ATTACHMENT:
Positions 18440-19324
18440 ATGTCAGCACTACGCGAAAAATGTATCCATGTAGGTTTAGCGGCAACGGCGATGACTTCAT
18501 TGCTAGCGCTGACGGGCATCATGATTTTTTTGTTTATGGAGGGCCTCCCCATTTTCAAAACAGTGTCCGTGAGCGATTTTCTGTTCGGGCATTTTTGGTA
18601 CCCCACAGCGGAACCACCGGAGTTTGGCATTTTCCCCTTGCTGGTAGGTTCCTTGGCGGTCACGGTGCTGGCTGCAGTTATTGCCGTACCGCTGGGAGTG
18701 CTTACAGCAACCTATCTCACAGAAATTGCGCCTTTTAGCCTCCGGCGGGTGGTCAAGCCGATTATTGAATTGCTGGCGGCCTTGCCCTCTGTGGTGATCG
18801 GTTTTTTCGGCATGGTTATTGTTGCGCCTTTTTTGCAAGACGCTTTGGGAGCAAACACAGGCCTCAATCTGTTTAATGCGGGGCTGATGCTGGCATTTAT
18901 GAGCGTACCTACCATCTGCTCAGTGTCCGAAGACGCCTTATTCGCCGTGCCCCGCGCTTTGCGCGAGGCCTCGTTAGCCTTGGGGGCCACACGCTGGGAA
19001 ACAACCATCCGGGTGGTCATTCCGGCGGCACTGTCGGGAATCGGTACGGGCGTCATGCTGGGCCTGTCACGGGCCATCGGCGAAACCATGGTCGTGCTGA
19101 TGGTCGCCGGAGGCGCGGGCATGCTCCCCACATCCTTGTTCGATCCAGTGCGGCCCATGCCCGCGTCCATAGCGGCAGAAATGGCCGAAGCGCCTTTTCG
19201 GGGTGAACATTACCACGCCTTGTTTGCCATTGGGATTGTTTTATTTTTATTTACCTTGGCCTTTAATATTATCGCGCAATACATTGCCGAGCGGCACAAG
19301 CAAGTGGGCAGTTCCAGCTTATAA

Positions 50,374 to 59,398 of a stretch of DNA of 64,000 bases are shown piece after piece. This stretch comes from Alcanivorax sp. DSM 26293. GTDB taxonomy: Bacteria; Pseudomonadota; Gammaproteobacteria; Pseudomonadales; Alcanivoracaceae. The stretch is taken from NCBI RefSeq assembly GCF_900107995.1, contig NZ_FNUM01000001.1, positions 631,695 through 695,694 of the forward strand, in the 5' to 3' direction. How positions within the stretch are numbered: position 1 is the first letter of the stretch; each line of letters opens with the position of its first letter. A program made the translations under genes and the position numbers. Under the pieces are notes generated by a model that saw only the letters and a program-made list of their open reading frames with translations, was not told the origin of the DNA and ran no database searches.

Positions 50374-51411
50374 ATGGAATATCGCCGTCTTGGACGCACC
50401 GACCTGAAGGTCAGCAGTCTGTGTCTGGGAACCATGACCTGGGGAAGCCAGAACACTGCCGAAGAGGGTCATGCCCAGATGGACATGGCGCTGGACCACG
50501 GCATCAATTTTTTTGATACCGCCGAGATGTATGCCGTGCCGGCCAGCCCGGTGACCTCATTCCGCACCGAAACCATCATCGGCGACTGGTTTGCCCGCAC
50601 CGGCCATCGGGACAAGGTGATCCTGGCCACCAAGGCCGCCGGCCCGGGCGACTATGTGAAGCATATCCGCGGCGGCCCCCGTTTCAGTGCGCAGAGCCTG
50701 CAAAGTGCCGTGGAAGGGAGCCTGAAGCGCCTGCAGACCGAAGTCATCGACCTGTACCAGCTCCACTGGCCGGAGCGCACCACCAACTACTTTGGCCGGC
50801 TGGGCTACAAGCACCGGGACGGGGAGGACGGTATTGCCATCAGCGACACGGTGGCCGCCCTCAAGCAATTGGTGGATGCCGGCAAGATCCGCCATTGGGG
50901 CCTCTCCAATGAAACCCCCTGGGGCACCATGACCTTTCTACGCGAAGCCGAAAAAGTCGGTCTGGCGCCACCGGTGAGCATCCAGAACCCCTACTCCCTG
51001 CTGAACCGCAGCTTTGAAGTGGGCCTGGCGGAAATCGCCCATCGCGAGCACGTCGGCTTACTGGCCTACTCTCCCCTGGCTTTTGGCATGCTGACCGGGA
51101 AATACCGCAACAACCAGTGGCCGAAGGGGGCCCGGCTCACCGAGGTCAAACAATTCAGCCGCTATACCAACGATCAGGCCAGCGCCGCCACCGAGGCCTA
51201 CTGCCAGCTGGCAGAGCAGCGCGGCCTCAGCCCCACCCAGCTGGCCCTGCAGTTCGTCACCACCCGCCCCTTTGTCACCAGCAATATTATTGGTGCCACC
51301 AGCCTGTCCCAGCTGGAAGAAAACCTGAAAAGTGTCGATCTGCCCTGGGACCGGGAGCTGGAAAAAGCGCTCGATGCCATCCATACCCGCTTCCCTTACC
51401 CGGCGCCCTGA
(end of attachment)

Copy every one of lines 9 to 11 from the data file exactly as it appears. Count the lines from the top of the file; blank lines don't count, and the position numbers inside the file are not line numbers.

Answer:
19101 TGGTCGCCGGAGGCGCGGGCATGCTCCCCACATCCTTGTTCGATCCAGTGCGGCCCATGCCCGCGTCCATAGCGGCAGAAATGGCCGAAGCGCCTTTTCG
19201 GGGTGAACATTACCACGCCTTGTTTGCCATTGGGATTGTTTTATTTTTATTTACCTTGGCCTTTAATATTATCGCGCAATACATTGCCGAGCGGCACAAG
19301 CAAGTGGGCAGTTCCAGCTTATAA